Stonewall marched his men back into the Shenandoah Valley at Harrisonburg. Banks's sole remaining division had recently retreated northwar from there to Strasburg, where they dug in. Jackson made as if to follow, but at New Market he suddenly swerved eastward across Massanutten Mountain, which at that point divided the Shenandoah valley into two smaller valleys. Jackson had spent many hours studying maps of the Valley drawn by his brilliant topographical engineer Jedediah Hotchkiss. Now all that study paid off. While Jackson's hell-for-leather calvary under Turner Ashby kept up a feint along the pike toward Strasburg, deceiving Banks into thinking the rebels were coming that way, the main Confederate thrust came into the Luray Valley east of Massanutten Mountain. Here on May 23 Jackson's and Ewell's combined force overwhelmed the small Union outpost at Front Royal. Jackson was now on Banks's flank only 10 miles away with a force more than double the size of the Union division.

In all of these swift, deceptive movements Jackson was aided by local scouts and spies who knew every foot of the country. Northern commanders had no such advantage. Moreover, Valley residents such as Belle Boyd of Front Royal kept Jackson informed of Federal troop dispositions. Banks had to contend not only with Jackson's army but also with a hostile civilian population- a problem confronted by every invading Union army, and one that helped make this a war of peoples as well as of armies.

Impatient toward weaknesses of the flesh, Jackson had driven his infantry at a killing pace. "He classed all who were weak and weary,, who fainted by the wayside, as men wanting in patriotism," said an officer. "If a man's face was as white as cotton and his pulse so low you could scarcely feel it, He looked upon him merely as an inefficient soldier and rode off impatiently." Ewell caught the spirit and ordered his marching columns stripped to the minimum. "We can get along without anything but food and ammunition," he stated. "The road to glory cannot be followed with much baggage." Although barefoot, blistered, and broken down from marching 160 miles and fighting two battles in two weeks, Jackson's men no longer called him Tom Fool. Now he was Old Jack, and they were proud to be known as his foot cavalry.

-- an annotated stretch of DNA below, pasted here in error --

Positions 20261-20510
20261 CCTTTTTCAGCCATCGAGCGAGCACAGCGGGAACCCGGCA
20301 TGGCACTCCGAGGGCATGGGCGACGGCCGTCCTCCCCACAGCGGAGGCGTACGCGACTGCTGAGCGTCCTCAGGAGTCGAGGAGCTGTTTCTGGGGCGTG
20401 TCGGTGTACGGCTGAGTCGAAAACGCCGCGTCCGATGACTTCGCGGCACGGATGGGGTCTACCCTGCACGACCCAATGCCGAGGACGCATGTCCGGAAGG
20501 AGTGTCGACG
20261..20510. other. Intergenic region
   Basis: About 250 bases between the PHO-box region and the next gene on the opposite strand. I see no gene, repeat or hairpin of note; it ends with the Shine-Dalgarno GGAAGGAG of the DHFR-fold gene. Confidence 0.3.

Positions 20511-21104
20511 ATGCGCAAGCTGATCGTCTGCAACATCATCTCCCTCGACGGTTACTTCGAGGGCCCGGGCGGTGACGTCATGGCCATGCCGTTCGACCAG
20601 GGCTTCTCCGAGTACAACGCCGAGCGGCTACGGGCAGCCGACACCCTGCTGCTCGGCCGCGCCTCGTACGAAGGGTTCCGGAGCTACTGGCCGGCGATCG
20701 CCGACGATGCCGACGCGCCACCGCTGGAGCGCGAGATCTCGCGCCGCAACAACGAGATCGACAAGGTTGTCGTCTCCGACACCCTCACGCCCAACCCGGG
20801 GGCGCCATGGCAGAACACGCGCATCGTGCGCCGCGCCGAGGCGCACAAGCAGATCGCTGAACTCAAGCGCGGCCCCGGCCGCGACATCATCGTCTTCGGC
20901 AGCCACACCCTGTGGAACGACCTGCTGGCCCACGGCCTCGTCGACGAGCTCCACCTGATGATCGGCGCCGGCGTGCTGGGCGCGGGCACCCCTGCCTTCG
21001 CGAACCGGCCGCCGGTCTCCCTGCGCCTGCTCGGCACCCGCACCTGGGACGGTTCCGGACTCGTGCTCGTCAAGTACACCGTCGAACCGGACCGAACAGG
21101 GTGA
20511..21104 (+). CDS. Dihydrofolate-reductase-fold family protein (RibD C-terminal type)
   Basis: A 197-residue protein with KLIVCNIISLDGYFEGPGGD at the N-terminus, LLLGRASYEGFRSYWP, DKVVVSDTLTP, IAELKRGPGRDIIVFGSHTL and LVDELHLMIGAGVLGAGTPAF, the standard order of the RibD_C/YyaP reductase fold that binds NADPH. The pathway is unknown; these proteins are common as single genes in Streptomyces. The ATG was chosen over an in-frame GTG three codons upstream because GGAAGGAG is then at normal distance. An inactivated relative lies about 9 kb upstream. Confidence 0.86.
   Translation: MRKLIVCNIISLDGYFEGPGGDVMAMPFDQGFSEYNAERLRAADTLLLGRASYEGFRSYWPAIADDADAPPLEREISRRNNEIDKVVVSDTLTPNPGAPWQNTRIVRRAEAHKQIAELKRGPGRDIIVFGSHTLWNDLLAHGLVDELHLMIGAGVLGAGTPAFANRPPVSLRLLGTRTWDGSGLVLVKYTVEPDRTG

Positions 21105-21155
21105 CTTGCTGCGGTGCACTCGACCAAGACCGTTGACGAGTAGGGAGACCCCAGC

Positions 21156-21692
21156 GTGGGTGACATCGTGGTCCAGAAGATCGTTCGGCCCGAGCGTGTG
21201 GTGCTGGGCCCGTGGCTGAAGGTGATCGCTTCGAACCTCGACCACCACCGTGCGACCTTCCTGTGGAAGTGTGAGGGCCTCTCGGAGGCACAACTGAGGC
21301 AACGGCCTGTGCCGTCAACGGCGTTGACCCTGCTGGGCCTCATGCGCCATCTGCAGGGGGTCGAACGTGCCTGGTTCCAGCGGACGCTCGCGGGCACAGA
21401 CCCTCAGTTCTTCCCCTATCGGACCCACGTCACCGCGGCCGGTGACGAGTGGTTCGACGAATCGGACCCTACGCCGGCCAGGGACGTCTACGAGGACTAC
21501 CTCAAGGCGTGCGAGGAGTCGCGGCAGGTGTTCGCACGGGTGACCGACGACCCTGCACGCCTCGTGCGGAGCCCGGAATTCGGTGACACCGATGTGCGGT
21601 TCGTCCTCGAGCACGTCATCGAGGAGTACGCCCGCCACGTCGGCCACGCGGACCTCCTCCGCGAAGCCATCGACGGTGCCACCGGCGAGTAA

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Seven Pines Also known as Fair Oaks

This is also a contuation of the "Saga Of General Silas Casey"

Johnston puts his plan into action.

Originally planning on striking McClellan's right flank near Mechanicsville, Keyes crossing of Chickahominy seemed so fortuitous that Johnston completely reworked his plans to strike Keyes corps instead. General James Longstreet never liked the plan of attacking Mechanicsville, but he did like the idea of hitting the 4th Corps as it was crossing the Chickahominy. It was not until Daniel Harvey Hill moved west on May 30 that the Confederates realized that Heintzelman's 3rd Corps had also crossed the Chickahominy.

Aiding the Rebels was a portentous thunderstorm that passed through the area the night before. High winds and a wall of water wrecked havoc on the federals crossing the Chickahominy. Taking a page from Jomini, Johnston concentrated his force, including 21 of his 29 brigades of infantry, east of the rail depot at Fair Oaks. Johnston's plan called for A. P. Hill and John Magruder to screen Longstreet's move east along Nine Mile Road from the Union army north of the Chickahominy while additional troops moved forward along the Charles City Road(Huger), Williamsburg Road (Harvey Hill) and Nine-Mile Road(Longstreet). Johnston intended for Benjamin Huger to let Hill know when he was in position, then Hill would start the attack.